Who among us has not struggled with jealously at one time or another? It starts when we are kids and the girl down the street gets a new bike, or the boy in our class gets to take karate lessons and you can’t. A few years later we find ourselves at a stoplight, behind the wheel of our parent’s old car, only to have the biggest jerk you know pull up beside us in a brand new car (and doesn’t it always seem to be the car of our dreams?). Then, adulthood comes and everyone else seems to be getting married or having babies but us. Or, maybe all of your friends are in their dream jobs and you are still trying to find yourself. Jealousy is never far out of reach and it can creep up in us when we least expect it.
When one marriage partner is struggling with jealousy, the other partner gets dragged into the ugliness whether he or she likes it or not. To be jealous, you have to first feel sorry for yourself. If your neighbor gets a promotion and is able to afford a three week cruise and you find yourself jealous of his or her success, you have to first feel sorry that you are not in his or her position. When you begin feeling sorry for yourself, you become discontent. When you are discontent in one area, it is easy to become discontent in other areas. Once you are discontent in many areas, it affects your face, your conversations, your energy, your outside relationships. and your marriage – bitterness emerges.
One reason I feel so passionate about this topic is because it is near to my heart. For several years, I have wanted to be a mother. Early in our marriage, I thought I might be pregnant. It was much sooner than we had planned to have kids, but when the pregnancy test came back negative, I was more crushed than I expected. From that day forward, I wanted to be a mother more than anything. It consumed my thoughts to the point that my mind played tricks on me. Any little change in how I was feeling gave me hope that I might be pregnant, but every month the test results broke my heart again.
Proverbs 13:12 tells us that when hope is deferred, it makes our heart sick. The more tests I took, the more heartsick I became; and it seemed like for every negative pregnancy test I had, there was a positive one being talked about at work, on Facebook, or through friends and family.
I confess that I did not spend enough time in prayer about my pain and because I was not cleansing my mind with God’s Word, I became very jealous. Eric became fearful of telling me when other people were pregnant, because it was not uncommon for me to burst into tears and be worthless for the rest of the night when he did. He spent a lot of time rubbing my back and telling me, “it’ll be okay.”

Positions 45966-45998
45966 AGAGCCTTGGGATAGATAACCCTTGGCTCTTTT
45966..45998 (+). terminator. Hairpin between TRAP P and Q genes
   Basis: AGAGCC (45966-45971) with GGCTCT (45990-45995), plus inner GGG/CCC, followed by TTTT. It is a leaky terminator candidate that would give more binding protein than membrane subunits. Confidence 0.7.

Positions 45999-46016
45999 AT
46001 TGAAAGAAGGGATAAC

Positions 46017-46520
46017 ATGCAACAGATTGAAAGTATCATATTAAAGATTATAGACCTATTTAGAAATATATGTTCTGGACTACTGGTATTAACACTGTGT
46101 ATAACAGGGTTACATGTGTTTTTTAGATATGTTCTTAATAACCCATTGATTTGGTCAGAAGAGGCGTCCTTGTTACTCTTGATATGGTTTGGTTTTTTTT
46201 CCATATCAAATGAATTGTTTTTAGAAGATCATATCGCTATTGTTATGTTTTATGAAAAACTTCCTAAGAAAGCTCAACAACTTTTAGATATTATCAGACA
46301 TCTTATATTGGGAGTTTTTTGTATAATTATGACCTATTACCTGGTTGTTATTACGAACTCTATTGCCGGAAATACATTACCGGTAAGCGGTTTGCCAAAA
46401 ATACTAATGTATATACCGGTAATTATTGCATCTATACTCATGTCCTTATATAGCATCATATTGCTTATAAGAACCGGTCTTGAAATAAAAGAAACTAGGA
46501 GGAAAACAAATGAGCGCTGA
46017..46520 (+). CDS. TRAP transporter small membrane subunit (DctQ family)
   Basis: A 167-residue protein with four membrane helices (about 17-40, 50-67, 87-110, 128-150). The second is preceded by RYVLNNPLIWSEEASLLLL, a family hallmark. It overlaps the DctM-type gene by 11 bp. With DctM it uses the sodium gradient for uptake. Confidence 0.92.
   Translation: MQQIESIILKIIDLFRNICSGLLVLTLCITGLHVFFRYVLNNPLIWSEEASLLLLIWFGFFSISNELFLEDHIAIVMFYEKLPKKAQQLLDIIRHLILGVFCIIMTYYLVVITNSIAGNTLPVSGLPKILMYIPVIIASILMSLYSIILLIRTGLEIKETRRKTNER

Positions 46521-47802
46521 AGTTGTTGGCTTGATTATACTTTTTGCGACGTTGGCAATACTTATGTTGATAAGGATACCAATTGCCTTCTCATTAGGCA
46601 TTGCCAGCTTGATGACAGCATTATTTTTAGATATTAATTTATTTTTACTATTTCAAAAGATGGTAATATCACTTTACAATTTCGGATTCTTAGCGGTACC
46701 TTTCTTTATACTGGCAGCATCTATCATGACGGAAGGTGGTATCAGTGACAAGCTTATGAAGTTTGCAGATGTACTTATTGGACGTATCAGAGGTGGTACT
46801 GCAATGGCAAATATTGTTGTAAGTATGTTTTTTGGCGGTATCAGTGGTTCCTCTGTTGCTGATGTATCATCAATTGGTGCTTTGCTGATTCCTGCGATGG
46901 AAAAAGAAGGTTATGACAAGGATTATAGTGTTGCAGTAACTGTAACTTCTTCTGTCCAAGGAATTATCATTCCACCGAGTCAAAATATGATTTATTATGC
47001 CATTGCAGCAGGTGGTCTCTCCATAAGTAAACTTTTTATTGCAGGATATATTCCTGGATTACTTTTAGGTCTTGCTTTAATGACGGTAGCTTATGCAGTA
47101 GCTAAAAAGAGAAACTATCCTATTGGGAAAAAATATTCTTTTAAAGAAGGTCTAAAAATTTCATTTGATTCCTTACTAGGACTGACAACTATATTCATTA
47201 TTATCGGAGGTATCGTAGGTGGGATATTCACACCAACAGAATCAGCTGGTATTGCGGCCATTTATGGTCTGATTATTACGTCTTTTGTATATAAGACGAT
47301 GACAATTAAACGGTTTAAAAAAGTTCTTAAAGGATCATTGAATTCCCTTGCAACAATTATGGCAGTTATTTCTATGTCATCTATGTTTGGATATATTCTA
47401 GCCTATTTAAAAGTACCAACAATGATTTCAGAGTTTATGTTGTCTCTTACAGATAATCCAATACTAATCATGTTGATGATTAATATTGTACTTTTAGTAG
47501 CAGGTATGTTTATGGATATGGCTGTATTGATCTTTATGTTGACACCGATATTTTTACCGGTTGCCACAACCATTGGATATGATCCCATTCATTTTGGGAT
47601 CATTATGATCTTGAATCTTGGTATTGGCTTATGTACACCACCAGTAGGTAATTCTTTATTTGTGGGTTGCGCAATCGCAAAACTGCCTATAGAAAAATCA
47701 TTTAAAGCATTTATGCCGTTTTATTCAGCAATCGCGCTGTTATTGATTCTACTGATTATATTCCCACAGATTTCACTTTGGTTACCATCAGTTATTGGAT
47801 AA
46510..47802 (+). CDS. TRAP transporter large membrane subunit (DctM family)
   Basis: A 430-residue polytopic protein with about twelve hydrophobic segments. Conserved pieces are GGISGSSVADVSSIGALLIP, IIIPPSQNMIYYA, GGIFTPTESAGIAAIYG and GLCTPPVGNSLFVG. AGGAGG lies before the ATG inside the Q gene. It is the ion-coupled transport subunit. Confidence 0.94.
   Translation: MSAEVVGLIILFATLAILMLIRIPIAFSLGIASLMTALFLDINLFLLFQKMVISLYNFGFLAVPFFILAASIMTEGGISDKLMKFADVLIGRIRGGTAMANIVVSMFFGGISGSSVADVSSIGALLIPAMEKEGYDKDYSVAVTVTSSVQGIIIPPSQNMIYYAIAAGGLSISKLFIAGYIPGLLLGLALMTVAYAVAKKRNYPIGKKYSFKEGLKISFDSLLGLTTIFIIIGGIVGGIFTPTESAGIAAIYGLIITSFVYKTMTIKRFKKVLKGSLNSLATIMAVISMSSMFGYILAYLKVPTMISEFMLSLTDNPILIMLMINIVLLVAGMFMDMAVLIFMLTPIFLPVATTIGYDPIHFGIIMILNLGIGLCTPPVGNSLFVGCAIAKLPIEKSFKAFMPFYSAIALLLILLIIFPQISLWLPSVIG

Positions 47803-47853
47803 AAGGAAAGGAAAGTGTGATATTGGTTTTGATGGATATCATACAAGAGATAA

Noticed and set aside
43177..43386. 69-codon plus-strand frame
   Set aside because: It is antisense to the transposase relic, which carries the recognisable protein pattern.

My dad also began to keep other people’s pregnancies from me and my work friends cringed whenever another person in our department announced a pregnancy. I wanted to be happy for others, but instead my insides would tense up and I’d feel so angry. Why not me?!? Was I being punished?!? As time went on, my discontentment began affecting my spirit and face. The abundance of blessings in my life paled in comparison to the desire I had that was not fulfilled.
Recently, I watched the movie The Help, and in one scene a wise, older woman approached a young lady who was hiding because she had not been asked to a school dance. She told the older lady that all the boys thought she was ugly. Without skipping a beat this wise woman said, “You quit feeling sorry for yourself. Now that’s ugly. Ugly is something that goes up inside of you. It’s mean and hurtful.”
Something about that scene made me realize how ugly my discontent (feeling sorry for myself) was making me. God gave me life and with life comes trials. How I choose to handle those trials is up to me. I can choose to be grateful in the hard times and overcome feelings of jealousy by reminding myself of God’s grace in my life – or, I can choose to wallow in my own self pity and waste away, being no good to no one.
When we choose to wallow in our own despair and unhealthy jealousy, our spouse has no choice but to be affected. He or she can stay as far away from the situation as possible, but they cannot escape the negative effects of our attitude. This is not to say that people should not grieve. Grieving is good and necessary, but there is a point where we must take God’s hand and keep moving forward. I have not given up hope that I will be a mother someday, but in the meantime, I can spend time with my friends’ kids and I can be available to others in a way that I won’t be able to once I’m home caring for my own children. God’s plan is perfect and I need to rest in His sovereign plan… always. How about you?
Do you find yourself struggling with discontentment? If so, how has it affected your relationships? Have you overcome a season of jealousy and discontentment? We’d love to hear your story in the comments below!